More than a century after his death, some people claim that Norton was, in actuality, the Emperor of the United States.
Friday, December 09, 2005
Wednesday, December 07, 2005
Tuesday, December 06, 2005
Will the government regulate Wikipedia? (Or will it have to stop calling itself an encyclopedia?)
(Update: probably not. But IPs might have to make some changes.)
Seigenthaler brought up a new point in his CNN debatge with Wales.
Where I’m worried about this leading next year: we’re going into an election year. Every politician is going to find himself or herself subjected to the same sort of outrageous commentary that hit me and hits others. I’m afraid we’re going to get regulated media as a result of that, and I tell you, I think if you can’t find it -- both fix the history as well as the biography pages -- I think it’s going to be real trouble and we’re going to have to fight to keep the government from regulating it.
Siegenthaler's right that election years can wreak havok on online communities (I saw it happen to Metafilter), and while wikipedia weathered the 2004 elections fine, it's roughly an order of magnitude more popular now.
The question, of course, is not whether wikipedia will become useless (it won't) or whether its credibility will be compromised (it will -- though it's about time people understood the site for the collective playground it is). The question is whether vandals will kick up enough of a storm that politicians will take action (or vice versa? :p ). This is in some ways a convergence between the old world and the new: most politicians are over fifty and can't be expected to have an intuitive feel for room-with-500-people-in-it online interaction. Will they get pissed off enough about vandalism to impose controls on, at the very least, the way wikipedia describes itself?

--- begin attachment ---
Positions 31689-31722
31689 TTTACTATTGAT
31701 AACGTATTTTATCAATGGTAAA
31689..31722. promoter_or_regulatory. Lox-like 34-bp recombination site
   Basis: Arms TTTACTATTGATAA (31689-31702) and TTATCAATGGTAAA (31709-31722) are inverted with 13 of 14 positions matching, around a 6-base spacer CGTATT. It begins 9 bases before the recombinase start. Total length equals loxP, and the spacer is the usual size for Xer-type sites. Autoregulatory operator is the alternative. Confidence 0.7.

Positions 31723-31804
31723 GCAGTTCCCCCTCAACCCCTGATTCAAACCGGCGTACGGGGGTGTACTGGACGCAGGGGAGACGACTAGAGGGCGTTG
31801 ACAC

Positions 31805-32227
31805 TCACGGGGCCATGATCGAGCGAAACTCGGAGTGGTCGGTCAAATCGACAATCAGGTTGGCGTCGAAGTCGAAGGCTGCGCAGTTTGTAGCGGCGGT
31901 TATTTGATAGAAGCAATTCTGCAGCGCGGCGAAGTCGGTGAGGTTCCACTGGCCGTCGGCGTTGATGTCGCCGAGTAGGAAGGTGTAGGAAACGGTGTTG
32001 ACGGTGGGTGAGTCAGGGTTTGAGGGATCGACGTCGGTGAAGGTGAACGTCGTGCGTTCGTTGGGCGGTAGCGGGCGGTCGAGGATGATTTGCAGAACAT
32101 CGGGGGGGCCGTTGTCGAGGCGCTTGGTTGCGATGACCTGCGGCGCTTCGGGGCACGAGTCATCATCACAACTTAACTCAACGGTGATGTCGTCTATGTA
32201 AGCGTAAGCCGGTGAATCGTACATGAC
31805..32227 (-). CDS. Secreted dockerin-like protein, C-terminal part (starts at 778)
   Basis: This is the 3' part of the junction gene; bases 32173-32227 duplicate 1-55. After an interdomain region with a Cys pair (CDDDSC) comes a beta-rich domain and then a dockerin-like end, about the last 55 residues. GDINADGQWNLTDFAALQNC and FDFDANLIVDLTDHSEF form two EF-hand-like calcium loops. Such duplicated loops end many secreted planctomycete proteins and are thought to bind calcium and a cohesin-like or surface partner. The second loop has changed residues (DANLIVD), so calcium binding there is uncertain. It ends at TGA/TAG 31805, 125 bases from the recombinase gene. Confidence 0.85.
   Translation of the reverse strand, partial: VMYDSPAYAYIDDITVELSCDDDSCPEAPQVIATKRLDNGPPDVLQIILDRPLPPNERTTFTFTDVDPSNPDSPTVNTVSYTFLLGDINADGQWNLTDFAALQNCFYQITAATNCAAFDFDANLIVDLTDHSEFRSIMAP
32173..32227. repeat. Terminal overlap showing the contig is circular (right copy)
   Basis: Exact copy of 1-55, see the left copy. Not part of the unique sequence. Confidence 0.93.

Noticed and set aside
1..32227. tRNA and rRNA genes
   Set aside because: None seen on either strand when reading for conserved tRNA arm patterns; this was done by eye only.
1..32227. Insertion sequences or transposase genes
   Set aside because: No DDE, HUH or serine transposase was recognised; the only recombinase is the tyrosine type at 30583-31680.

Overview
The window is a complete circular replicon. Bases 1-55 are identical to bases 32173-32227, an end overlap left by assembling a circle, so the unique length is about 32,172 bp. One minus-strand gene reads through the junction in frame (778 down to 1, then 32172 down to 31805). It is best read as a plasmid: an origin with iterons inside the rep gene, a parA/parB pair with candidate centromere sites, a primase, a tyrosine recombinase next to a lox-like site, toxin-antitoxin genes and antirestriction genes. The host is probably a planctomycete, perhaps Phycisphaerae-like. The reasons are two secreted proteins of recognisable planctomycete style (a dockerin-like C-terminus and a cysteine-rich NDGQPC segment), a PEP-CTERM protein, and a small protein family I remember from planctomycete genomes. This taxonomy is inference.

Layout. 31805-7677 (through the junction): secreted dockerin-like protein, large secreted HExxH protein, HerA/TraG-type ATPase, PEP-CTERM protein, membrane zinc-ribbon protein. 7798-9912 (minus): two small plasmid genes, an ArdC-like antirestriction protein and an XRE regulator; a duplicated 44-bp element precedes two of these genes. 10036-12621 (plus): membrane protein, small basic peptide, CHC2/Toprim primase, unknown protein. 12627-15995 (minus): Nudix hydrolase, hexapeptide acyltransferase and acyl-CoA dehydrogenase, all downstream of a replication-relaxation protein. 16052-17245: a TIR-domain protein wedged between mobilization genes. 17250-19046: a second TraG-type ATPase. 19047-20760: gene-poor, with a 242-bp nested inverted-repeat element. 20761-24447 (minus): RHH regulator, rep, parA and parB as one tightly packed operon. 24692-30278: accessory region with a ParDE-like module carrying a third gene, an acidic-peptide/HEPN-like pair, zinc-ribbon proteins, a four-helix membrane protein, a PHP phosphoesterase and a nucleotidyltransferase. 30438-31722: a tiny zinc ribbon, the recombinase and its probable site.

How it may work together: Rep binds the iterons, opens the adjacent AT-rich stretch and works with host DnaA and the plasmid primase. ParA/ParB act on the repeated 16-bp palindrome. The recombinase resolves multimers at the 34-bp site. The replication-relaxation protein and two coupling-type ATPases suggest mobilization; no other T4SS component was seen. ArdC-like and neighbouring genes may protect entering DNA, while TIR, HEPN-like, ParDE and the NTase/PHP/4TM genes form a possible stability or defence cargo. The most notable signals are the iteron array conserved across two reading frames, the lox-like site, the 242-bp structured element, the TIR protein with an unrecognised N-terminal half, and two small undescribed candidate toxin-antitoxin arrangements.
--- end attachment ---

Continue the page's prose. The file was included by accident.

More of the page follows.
Even if it's nothing more than that, it would suck. As I've said before, Wikipedia has a structural contradiction (or perhaps a fine line to walk). In order for people to care enough to put in high quality edits, they have to feel like they're contributing to a grand project, not an I-Can't-Believe-It's-Not-An-Encyclopedia; but it's helpful if readers don't think of the site as an exact equivalent of paper encyclopedias -- they have to critically examine articles, figure out possible reasons they read the way they do.
Monday, December 05, 2005
A great idea combining wikipedia's anthole/beesnest/collectiveIntelligence philosophy with an expert-based topdown approach:
If I were a reference publisher, a library association, a university, a media company, or a foundation, I’d take Wikipedia as raw material and vet entries, perhaps even charging for the service: On demand or on the basis of traffic and links, I’d go in and vet already-written pieces and bless that version of it. Then maybe I’d publish a book from it. Subsequent changes would be unvetted until and unless I chose to or the audience asked me to review them.
It would be nice to see information flow the other way, too -- blessed Wikipedia pages could be tagged to that effect.
Also worth pointing out: this is where the "commercial use is OK" clause of the Wpedia content licence is essential. The first ones on the boat were link farmers, but monetizing wikipedia like this is going to be very big and very useful (and, thanks to Wpedia's nonprofit status, it won't skew or bias wikipedia itself).
(A Venture Capitalist calls this Red Hat Wikipedia, but that's a little misleading (if incredibly pithy) -- a single organization could only review the tiniest fraction of wikipedia's entries.)
Sunday, December 04, 2005
Still, [Wales] said, he was trying to make Wikipedia less vulnerable to tampering. He said he was starting a review mechanism by which readers and experts could rate the value of various articles. The reviews, which he said he expected to start in January, would show the site's strengths and weaknesses and perhaps reveal patterns to help them address the problems.